Using Your Braaaaains: Active vs. Passive Voice


Don’t write mindless sentences: Strive to avoid the passive voice whenever possible.
Photo by Lindsey Turner (Flickr)

In the field of freelance writing (and writing in general), the 98-pound weakling of sentences is the one written in passive voice. It’s a wimp, a sentence in which the subject doesn’t want to step up and take responsibility for its action. Consider this sentence:

“The last ice cream sandwich was eaten earlier today.”

Sure, this is an informative sentence if I’m headed toward the freezer (and disappointment) looking for a snack. But it’s passive, an indirect and more wordy way of stating this fact. It also leaves out the subject that did the action: Who ate the last ice cream sandwich? I might want to go tell them to save me one next time, but I can’t do that if the only information I have is this passive-voice sentence.

It’s probably no surprise that passive-voice sentences are often used by politicians and others who are trying to distance themselves from responsibility for something. Famously, in a 1986 statement about the Iran-Contra affair, President Ronald Reagan conceded, “Mistakes were made.” He’s far from the only political figure to use this blame-shirking phrase, though: It’s been uttered by figures from Henry Kissinger to President Bill Clinton.

Picking Out the Passive

In general, sentences written in the passive voice are less engaging for the reader, more wordy, and less informative. Writers should strive to use the active voice as much as possible for more direct, interesting sentences. But what if you’re having trouble deciding if a sentence is passive or not?

Often, a sentence written in passive voice will have a “by” toward the end, followed by the subject of the action. For example, take this sentence:

“John was eaten by a rabid bear.”

See that “by”? The actual subject here, the thing that did the action, is the bear. Rewrite it to an active-voice sentence by moving the subject to the front: “A rabid bear ate John.” That’s certainly much more direct (and alarming).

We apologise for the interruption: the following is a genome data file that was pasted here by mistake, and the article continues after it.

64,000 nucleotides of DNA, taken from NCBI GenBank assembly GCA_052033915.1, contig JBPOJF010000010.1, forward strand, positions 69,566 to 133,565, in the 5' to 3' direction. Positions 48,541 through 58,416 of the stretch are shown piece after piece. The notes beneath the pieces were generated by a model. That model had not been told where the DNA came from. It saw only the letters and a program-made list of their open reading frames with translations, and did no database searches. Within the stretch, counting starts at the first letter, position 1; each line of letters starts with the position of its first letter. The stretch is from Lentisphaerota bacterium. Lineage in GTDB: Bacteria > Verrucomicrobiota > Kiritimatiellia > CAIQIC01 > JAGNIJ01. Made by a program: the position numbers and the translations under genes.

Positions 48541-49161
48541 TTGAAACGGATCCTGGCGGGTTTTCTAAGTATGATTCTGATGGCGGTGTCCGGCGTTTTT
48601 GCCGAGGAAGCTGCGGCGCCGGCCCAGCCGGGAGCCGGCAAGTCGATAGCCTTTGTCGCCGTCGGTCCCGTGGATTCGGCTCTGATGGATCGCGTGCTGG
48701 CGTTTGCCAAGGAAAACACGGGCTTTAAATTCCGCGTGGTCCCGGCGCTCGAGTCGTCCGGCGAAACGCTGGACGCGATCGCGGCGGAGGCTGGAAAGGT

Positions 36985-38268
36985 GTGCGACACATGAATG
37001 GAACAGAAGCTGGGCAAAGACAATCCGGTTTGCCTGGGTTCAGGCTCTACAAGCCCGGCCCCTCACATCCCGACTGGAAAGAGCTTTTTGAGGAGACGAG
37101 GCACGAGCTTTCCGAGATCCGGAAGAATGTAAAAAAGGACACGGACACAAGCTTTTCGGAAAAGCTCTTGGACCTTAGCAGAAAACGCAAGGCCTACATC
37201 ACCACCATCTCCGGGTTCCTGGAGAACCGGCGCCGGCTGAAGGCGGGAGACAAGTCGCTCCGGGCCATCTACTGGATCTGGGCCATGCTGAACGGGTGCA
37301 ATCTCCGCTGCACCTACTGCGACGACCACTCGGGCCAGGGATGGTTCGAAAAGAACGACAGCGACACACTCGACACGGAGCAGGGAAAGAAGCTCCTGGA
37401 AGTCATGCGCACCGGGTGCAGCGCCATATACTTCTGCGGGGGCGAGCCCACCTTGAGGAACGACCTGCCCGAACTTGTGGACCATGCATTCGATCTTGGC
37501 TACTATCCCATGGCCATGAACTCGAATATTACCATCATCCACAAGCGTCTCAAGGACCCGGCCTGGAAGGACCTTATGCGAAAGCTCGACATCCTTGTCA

But what if there isn’t a “by”? There’s a fun trick for that: To test whether a sentence is passive if it doesn’t contain “by” near the end, tack on “by zombies.” If you can add “by zombies” to the end of a sentence and it makes sense, it’s a passive sentence. Let’s try it with our first example sentence:

“The last ice cream sandwich was eaten earlier today…” by zombies.

That does make sense grammatically (though zombies usually eat brains, not ice cream), so this is a passive sentence.

Now, mind you, there are actually a few times when you might want to use the passive voice. If nobody knows who/what did the action, for example, it makes sense:

“The woman was shot twice in the leg. Police are still searching for a suspect.”

If what was done is actually more important than who or what did it, you might also decide to use passive voice so you can draw attention to the important part at the beginning of the sentence: “The budget was approved” puts more focus on the budget, while “Voters approved the budget” pushes the budget back to the end of the sentence and puts more focus on the voters.

In general, strive to avoid the passive voice in freelance writing jobs. But sometimes, it has its place — just don’t use it mindlessly. Instead, use your braaaaains…

Mindy Young, an editor for Online Writing Jobs, got her start as a newspaper copy editor after earning her B.A. from Russell Sage College in Troy, NY. She spent nearly 13 years editing stories, writing headlines, and putting together pages for daily newspapers, and along the way, she also had the opportunity to write food columns and restaurant reviews. After earning a pair of Associated Press awards and a Suburban Newspaper Association award, she left journalism for the world of content marketing, where she puts her skills to work every day for OWJ clients and writers.

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